The Agudas Achim Synagogue was built in 1922 in Chicago, Illinois.
It was abandoned in 2008 but its still in reasonable shape. There are some plans to preserve this great example of Art Deco and Romanesque-Revivalism.
Shaar Hashamaim Synagogue was built in 1824 in Belem, Brazil.
It was the first synagogue built by Moroccan Jewish immigrates to Brazil and its still in use today.
The Grand Synagogue was built in 1937 in Tunis, Tunsia (The only democracy in the Middle East 😉)
Great example of the Romano-Byzantine style. It was damaged by riots following the 6-Day War and was restored in 1996.
Malmö Synagogue was built in 1903 in Malmö, Sweden.
A beautiful example of Art Noveau and Moorish Revivalism.
Ohel Jakob synagogue was built in 2006 in Munich, Germany.
The glass ceiling is meant to invoke a tent (ohel is Hebrew for tent).
The Weinhof Synagogue was built in 2012 in Ulm, Germany.
Another good example of a Cube.
The New Synagogue was built in 1918 by Russian Jews in Harbin, North East China.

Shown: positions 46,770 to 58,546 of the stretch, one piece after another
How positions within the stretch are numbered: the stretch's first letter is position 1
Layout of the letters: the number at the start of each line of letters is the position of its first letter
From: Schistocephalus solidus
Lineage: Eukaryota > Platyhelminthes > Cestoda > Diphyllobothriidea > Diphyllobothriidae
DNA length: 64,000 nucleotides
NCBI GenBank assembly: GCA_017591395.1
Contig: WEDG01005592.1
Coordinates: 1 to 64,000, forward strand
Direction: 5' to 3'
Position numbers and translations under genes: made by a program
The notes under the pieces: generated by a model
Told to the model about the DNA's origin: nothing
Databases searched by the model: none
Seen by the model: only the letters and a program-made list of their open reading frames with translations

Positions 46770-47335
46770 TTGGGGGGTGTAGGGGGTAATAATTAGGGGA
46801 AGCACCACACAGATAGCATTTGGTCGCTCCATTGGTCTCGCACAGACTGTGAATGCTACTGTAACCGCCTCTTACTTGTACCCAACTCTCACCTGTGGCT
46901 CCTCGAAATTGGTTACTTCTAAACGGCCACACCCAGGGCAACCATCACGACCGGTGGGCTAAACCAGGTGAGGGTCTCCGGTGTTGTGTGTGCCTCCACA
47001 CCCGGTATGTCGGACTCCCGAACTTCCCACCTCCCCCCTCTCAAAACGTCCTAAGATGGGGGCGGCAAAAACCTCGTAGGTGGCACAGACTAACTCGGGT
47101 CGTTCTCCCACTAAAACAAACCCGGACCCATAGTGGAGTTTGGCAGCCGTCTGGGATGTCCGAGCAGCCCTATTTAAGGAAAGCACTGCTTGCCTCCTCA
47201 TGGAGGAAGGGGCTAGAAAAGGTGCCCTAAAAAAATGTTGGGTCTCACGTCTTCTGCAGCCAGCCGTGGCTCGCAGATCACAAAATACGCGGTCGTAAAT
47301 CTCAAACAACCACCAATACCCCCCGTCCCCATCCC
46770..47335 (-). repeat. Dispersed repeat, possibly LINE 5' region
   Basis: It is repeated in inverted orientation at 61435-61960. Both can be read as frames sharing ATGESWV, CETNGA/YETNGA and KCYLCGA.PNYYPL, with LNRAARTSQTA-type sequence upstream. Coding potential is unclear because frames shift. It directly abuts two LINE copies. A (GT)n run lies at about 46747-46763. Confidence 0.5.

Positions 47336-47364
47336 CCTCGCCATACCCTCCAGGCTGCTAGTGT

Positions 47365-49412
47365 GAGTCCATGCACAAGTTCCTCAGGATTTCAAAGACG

It was the largest synagogue in China.
In 2004, it became Harbin Museum of Jewish History and Culture.
Templo Libertad was built in 1932 in Buenos Aires.
It took 35 years to complete and it is Argentina's oldest synagogue.
The Old New Synagogue was built in 1270 in Prague.
It is the oldest active synagogue in Europe and one of Prague's earliest Gothic buildings.
The attic is where Rabbi Loew stored the body of the Golem.
The Yu Aw Synagogue was built in 1393 in Herat, Afghanistan.
It is made from mud bricks and it was recently restored by the local government.
The Montefiore Synagogue was built in 1833 in Ramsgate as a private synagogue for Moses Montefiore.